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Insecticidal Potential of Indigenous Flora of Soon Valley against Asian Citrus Psyllid Diaphorina citri Kuwayama and Cotton Aphid Aphis gossypii Glover

Insecticidal Potential of Indigenous Flora of Soon Valley against Asian Citrus Psyllid Diaphorina citri Kuwayama and Cotton Aphid Aphis gossypii Glover

Muhammad Bilal Tayyab1, Muhammad Zeeshan Majeed1*, Muhammad Asam Riaz1, Muhammad Anjum Aqueel2, Sylvain Nafiba Ouedraogo3, Muhammad Luqman4, Kanwer Shahzad Ahmed1 and Mujahid Tanvir1

1Department of Entomology, College of Agriculture, University of Sargodha, Sargodha 40100, Pakistan; 2Department of Entomology, The Islamia University of Bahawalpur, Bahawalpur 63100, Pakistan; 3Institut des Sciences de l’ Environnement et du Développement Rural (ISEDR), Université de Dédougou, Burkina Faso; 4Department of Agricultural Extension, College of Agriculture, University of Sargodha, Sargodha 40100, Pakistan.

 
*Correspondence | Muhammad Zeeshan Majeed, Department of Entomology, College of Agriculture, University of Sargodha, Sargodha 40100, Pakistan; Email: zeeshan.majeed@uos.edu.pk

ABSTRACT

Sap-sucking insect pests have been a severe threat to horticultural and agricultural crops all over the world. Asian citrus psyllid Diaphorina citri Kuwayama (Psyllidae: Hemiptera) and cotton aphid Aphis gossypii Glover (Aphididae: Hemiptera) are destructive sap-sucking pests of citrus and cotton, respectively. Extensive use of persistent synthetic insecticides against these pests poses issues of environmental contaminations and health hazards and suggests looking for alternate biorational plant protection measures such as botanical pesticides. This study evaluated the potential toxicity of acetone extracts of 40 indigenous plant species of Soon valley and surrounding salt range (Punjab, Pakistan) against D. citri and A. gossypii using standard twig-dip and leaf-dip bioassay methods, respectively. Results of initial screening bioassay showed the highest mortality of D. citri by 10% extracts of Mentha longifolia (L.) Huds. (93%), Melilotus officinalis (L.) Pall. (91%), Nerium indicum Mill. (89%), Datura alba L. (88%) and Salvia officinalis L. (81%). Second bioassay conducted against A. gossypii using different concentrations (5, 10, 20 and 40%) of the most effective botanical extracts revealed that the extract of S. officinalis was most toxic (LC50 = 18.59%), followed by N. indicum (LC50 = 20.27%) and M. longifolia (LC50 = 20.73%). Similar trend of effectiveness was observed regarding their LT50 values. Overall study results demonstrated the biocidal potential of the extracts of indigenous plant species of Soon valley against D. citri and A. gossypii, and suggest their further biochemical characterization and practical implication in future IPM programs against these and other sap-feeding insect pests.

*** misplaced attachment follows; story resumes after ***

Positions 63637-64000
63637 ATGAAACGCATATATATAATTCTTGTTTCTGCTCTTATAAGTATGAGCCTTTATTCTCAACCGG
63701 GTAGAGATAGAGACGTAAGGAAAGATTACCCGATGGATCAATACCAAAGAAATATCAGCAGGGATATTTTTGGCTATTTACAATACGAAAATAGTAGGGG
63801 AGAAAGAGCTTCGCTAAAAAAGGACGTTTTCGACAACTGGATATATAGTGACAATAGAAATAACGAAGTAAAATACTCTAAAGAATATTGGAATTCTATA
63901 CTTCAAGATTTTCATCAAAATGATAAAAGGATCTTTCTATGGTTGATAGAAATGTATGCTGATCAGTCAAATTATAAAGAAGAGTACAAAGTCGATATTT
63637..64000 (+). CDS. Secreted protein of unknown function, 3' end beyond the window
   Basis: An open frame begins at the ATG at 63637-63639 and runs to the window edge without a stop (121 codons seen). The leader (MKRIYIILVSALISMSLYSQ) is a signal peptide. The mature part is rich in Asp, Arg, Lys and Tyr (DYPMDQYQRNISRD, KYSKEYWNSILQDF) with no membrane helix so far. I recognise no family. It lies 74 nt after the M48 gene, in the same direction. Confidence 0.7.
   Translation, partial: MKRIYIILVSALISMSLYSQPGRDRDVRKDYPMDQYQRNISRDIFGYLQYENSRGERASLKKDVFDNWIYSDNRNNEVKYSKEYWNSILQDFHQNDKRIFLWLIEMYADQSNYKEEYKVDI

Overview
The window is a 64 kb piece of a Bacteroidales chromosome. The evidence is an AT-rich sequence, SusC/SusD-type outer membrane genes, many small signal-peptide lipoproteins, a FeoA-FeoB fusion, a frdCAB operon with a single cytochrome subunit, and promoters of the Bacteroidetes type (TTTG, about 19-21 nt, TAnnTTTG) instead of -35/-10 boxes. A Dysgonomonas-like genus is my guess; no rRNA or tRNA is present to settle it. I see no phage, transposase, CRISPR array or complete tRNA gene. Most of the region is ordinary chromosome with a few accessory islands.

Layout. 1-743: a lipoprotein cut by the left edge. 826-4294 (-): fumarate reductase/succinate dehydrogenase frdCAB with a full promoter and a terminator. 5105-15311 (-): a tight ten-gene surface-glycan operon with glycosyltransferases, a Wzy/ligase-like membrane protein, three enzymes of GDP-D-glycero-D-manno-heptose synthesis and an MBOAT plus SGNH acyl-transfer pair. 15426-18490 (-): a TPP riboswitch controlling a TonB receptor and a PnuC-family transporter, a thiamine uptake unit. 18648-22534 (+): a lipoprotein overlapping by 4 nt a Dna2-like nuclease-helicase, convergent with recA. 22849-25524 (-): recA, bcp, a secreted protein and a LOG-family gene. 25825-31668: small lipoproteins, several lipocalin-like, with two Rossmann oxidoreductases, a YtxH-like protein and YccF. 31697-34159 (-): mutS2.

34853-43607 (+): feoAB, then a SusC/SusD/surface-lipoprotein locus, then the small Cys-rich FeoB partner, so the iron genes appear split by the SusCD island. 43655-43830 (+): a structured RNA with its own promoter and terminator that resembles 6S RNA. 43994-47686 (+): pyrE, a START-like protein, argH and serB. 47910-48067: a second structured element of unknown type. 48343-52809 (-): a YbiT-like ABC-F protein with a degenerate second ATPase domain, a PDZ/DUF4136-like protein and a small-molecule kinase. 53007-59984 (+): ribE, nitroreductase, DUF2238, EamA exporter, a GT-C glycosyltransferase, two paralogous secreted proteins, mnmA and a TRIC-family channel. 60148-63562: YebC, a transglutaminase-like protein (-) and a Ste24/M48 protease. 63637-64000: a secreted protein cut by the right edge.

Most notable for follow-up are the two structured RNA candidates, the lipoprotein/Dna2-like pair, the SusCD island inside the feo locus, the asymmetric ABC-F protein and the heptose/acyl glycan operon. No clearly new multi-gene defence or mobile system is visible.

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Sarhad Journal of Agriculture

December

Vol. 38, Iss. 4, Pages 1160-1546

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